Sudbury councillors have spoken of their sadness over the loss of HSBC after the banking giant confirmed that they would be closing two Suffolk branches next year.

The Sudbury and Beccles banks are among the 114 branches across the UK that will be shut from next spring in the face of declining footfall.

Sudbury mayor Ellen Murphy said that the closure of HSBC would be "a very sad day" for Sudbury. 

East Anglian Daily Times: Ellen Murphy is the mayor of Sudbury.Ellen Murphy is the mayor of Sudbury. (Image: Sarah Lucy Brown, Newsquest)

"It's sad news for both the employees and the customers," she said.

"There are so many places closing and people are losing their jobs - particularly specialised roles."

Ms Murphy highlighted that, although online banking is still available, many people of the older generation may not have access to computers.

She added: "It's definitely going to cause a problem.

"Surely customers will switch to the banks that they are still able to get to."

Philip Faircloth-Mutton is the Suffolk county councillor for Sudbury East and Waldingfield.

East Anglian Daily Times: Philip Faircloth-Mutton is the Suffolk county councillor for Sudbury East and Waldingfield.Philip Faircloth-Mutton is the Suffolk county councillor for Sudbury East and Waldingfield. (Image: Suffolk County Council)

He said: "I think the availability of our banks is certainly the magic ingredient for our market town."

"Easy access to banks allows people to spend in support of our local businesses."

Mr Faircloth-Mutton believes Sudbury is in a strong position because it has almost every bank physically placed on the high street.

He added: "Last year, I went round all the banks and asked them why they believe they have remained open here in comparison to places like Stowmarket.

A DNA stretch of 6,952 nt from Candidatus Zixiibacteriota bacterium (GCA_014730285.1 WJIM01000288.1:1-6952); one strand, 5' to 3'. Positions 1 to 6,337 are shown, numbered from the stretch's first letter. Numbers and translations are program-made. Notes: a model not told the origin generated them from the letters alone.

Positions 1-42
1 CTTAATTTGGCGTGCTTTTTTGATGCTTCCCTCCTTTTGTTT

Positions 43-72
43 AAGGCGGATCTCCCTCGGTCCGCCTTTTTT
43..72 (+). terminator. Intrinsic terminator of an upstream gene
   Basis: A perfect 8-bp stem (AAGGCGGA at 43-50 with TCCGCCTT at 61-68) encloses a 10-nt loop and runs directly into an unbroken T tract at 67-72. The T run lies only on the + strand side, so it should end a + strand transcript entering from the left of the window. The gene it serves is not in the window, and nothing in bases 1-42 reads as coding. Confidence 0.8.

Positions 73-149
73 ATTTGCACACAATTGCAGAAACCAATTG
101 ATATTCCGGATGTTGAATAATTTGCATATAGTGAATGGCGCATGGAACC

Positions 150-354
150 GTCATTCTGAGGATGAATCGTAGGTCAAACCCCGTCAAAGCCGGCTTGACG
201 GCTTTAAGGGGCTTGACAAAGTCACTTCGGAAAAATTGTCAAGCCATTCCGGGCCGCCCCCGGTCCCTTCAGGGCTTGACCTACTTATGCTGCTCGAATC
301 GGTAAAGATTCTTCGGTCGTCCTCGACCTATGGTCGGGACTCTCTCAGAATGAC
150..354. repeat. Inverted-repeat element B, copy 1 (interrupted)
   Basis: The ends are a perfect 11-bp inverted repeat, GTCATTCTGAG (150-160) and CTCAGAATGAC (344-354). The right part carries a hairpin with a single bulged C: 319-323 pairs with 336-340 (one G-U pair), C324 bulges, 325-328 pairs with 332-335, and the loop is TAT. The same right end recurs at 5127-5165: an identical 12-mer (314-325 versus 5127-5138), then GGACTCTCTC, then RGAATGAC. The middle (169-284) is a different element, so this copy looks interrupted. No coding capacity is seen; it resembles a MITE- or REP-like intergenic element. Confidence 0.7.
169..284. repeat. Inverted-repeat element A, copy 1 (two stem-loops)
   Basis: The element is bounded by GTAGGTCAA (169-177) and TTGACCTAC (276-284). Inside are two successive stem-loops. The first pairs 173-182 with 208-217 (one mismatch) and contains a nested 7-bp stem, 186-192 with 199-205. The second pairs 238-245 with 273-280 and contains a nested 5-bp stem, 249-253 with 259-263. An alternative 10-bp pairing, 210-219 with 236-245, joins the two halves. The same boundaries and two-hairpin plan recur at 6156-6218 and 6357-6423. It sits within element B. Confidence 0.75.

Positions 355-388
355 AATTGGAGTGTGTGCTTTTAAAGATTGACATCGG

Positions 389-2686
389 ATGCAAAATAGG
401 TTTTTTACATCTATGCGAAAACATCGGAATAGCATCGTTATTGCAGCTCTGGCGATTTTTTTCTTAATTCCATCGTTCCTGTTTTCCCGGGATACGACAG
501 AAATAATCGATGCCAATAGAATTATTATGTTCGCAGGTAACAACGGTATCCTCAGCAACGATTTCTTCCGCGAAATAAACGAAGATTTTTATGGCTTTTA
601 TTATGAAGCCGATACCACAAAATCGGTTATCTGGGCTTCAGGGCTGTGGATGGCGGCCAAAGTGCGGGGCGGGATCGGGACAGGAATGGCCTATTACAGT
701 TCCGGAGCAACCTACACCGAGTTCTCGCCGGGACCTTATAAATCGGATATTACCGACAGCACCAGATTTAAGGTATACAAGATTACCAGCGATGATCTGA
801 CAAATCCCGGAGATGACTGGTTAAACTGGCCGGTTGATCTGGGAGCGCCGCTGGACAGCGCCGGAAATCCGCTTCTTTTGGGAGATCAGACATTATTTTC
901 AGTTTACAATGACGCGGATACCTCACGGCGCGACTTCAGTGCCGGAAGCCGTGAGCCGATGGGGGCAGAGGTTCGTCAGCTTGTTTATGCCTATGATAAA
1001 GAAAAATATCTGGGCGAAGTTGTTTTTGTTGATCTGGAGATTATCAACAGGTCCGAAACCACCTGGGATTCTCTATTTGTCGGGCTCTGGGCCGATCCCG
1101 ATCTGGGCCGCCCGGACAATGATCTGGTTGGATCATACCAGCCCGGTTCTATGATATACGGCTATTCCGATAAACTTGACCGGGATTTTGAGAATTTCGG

"We have a very rare thing in that we have free parking available, so lots of people come to Sudbury because they don't want to pay money to access money."

Mr Faircloth-Mutton pointed out another vital element to consider was that a high percentage of Sudbury's population is self-employed.

"Yes, you can do online banking from the comfort of your own home, but some businesses need to pay in physical cash and access professional services in-person", he said.

"It's a great shame that HSBC will be closing next year, but I'd like to call upon other banks in Sudbury to continue supporting our town."

When the closures were announced, Jackie Uhi, HSBC UK's managing director of UK distribution, said: "People are changing the way they bank and footfall in many branches is at an all-time low, with no signs of it returning. Banking remotely is becoming the norm for the vast majority of us.

"The decision to close a branch is never easy or taken lightly, especially if we are the last branch in an area, so we've invested heavily in our 'post-closure' strategy, including providing free tablet devices to selected branch customers who do not already have a device to bank digitally, alongside one-to-one coaching to help them migrate to digital banking."